September 18, 2002



Andrea Nemerson's

Norman Solomon's

The nessie files

Tom Tomorrow's
This Modern World


PG&E and Prop. D

Arts and Entertainment

Venue Guide

Electric Habitat
By Amanda Nowinski

Tiger on beat
By Patrick Macias

By Josh Kun


Submit your listing


By Annalee Newitz

Without Reservations
By Paul Reidinger

Cheap Eats
By Dan Leone

Special Supplements


Our Masthead

Editorial Staff

Business Staff

Jobs & Internships


Local Live

Smoov-E CD-release party, with Andre Nickatina, First Degree the D.E., and Be Gee

July 31, Blake's

It was a warm Thursday evening, and Andre Nickatina's "Ayo" ("A-yo for yayo / Walk around with yayo / All up in my nasal / I must have been craze-o") rang from the loudspeakers at Blake's. My mind immediately drifted back to the scene in Scarface in which Tony Montana enters a nightclub as a singer chants "dancing to the yayo" over a Giorgio Moroder beat. The difference this time, of course, was that I was in a Berkeley nightclub surrounded by several dozen kids who looked barely over 21, a multicultural mix of college jocks, party girls, Oakland knuckleheads, and South Bay players.

The show had begun with First Degree the D.E., a rapper from Sacramento, who asked the rapidly growing crowd to approach him (Blake's doesn't have a stage, just a small performance area). "Show me some warmth. I will not bite," he said, smiling. Then he stepped back while fellow Sactown rapper Be Gee stepped up to the mic, singing the hook for his "I Stays on Point." "I'm 28, I'm a dinosaur in this shit," Be Gee rapped, laying down lyrics over his own recordings.

Both Be Gee and, later, First Degree used their own CDs for backing beats. And while it was difficult at times to tell the difference between Be Gee's voice and the prerecorded music, First Degree used a higher register, sounding considerably lighter than the nearly baritone voice on his CD. First Degree struck up an easy rapport with the audience, performing three songs from his new CD, The Big Black Bat, before yielding the stage to J-Duce, who performed material from his upcoming untitled album, including one memorable tune called "Late Night Concoctions."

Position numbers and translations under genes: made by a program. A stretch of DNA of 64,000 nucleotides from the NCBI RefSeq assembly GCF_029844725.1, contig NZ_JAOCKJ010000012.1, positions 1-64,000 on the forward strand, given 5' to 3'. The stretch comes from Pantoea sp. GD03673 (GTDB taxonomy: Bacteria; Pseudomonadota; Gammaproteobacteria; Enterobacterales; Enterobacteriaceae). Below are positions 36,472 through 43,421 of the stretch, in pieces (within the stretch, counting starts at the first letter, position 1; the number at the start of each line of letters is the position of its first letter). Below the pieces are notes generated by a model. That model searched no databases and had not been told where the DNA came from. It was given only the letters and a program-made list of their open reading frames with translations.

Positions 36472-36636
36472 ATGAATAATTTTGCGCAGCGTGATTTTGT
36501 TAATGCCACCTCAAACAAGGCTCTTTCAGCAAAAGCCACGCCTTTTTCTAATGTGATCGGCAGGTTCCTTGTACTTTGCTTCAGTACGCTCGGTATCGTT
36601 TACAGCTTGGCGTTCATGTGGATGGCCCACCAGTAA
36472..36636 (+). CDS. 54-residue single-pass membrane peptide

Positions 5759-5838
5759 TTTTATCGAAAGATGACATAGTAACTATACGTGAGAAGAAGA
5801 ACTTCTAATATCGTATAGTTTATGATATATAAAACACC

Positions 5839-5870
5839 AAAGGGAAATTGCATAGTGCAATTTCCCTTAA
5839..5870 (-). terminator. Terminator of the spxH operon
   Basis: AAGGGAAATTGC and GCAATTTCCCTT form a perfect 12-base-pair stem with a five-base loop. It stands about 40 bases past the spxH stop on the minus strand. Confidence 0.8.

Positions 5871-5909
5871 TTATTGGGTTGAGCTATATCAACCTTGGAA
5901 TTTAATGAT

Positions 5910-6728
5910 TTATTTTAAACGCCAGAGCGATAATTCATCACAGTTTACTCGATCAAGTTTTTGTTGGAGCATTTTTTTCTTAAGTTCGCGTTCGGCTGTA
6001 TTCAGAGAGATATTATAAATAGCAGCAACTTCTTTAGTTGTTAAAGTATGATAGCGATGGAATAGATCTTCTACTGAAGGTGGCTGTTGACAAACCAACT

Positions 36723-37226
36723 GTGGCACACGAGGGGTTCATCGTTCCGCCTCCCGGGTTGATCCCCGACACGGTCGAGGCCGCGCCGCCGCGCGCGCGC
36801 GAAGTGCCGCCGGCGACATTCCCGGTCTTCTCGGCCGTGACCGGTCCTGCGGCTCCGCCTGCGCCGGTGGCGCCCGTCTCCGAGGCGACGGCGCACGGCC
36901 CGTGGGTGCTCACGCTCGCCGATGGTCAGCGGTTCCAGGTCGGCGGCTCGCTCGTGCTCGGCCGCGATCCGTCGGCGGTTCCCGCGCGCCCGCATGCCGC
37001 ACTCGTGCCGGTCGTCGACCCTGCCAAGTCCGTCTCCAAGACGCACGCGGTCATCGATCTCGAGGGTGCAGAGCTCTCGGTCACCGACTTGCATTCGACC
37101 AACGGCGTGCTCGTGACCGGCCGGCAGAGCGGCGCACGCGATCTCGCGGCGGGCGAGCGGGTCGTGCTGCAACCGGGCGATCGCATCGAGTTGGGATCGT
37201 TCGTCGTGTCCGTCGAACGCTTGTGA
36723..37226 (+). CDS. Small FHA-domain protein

Next, Shag Nasty greeted the crowd by shouting out, "Scottie! Scottie!" I didn't know what the hell that meant – was he referring to Great Scott, the San Francisco group who released the album Bay Guardian last year? Did he mean Scott Edmonds, the San Francisco-based techno DJ? I quizzed several equally clueless spectators; finally, one person informed me cryptically that the phrase was used on "Scottie 15," an old Andre Nickatina track (back when he called himself Dre Dog). Even a somewhat knowledgeable hip-hop head like myself can be a total herb sometimes.

Everyone, in fact, was waiting for Andre Nickatina to perform – his brief appearance during First Degree's set had caused the whole room to explode in cheers – even though it was technically a CD-release party for Assuefatto, the new CD by Santa Rosa rapper Smoov-E. Much of the crowd surged to the front of the room when Smoov-E and fellow rappers Count Salas, Pat Rich, and Jackpot took over the microphones, gyrating suggestively to lyrics like "Bustin' these hoes like hot potatoes." The beats were slow and bass-driven – classic mob music – and the four rapped about sex and balling for 30 minutes.

Still, Nickatina, a quick-witted rapper who spits as hard as Kurupt does, provided the evening's high point. "Microphone terminator / Quick to break the neck of an E-40 imitator," he shouted as the crowd jumped and screamed, waving their arms and rapping along. "To all you motherfuckers that just can't tell," he rapped, "I'm a Pisces, but I want to be a killer whale." The night was proof – if there were any doubts – that there's still plenty of great Bay Area rap music waiting to be heard. (Mosi Reeves)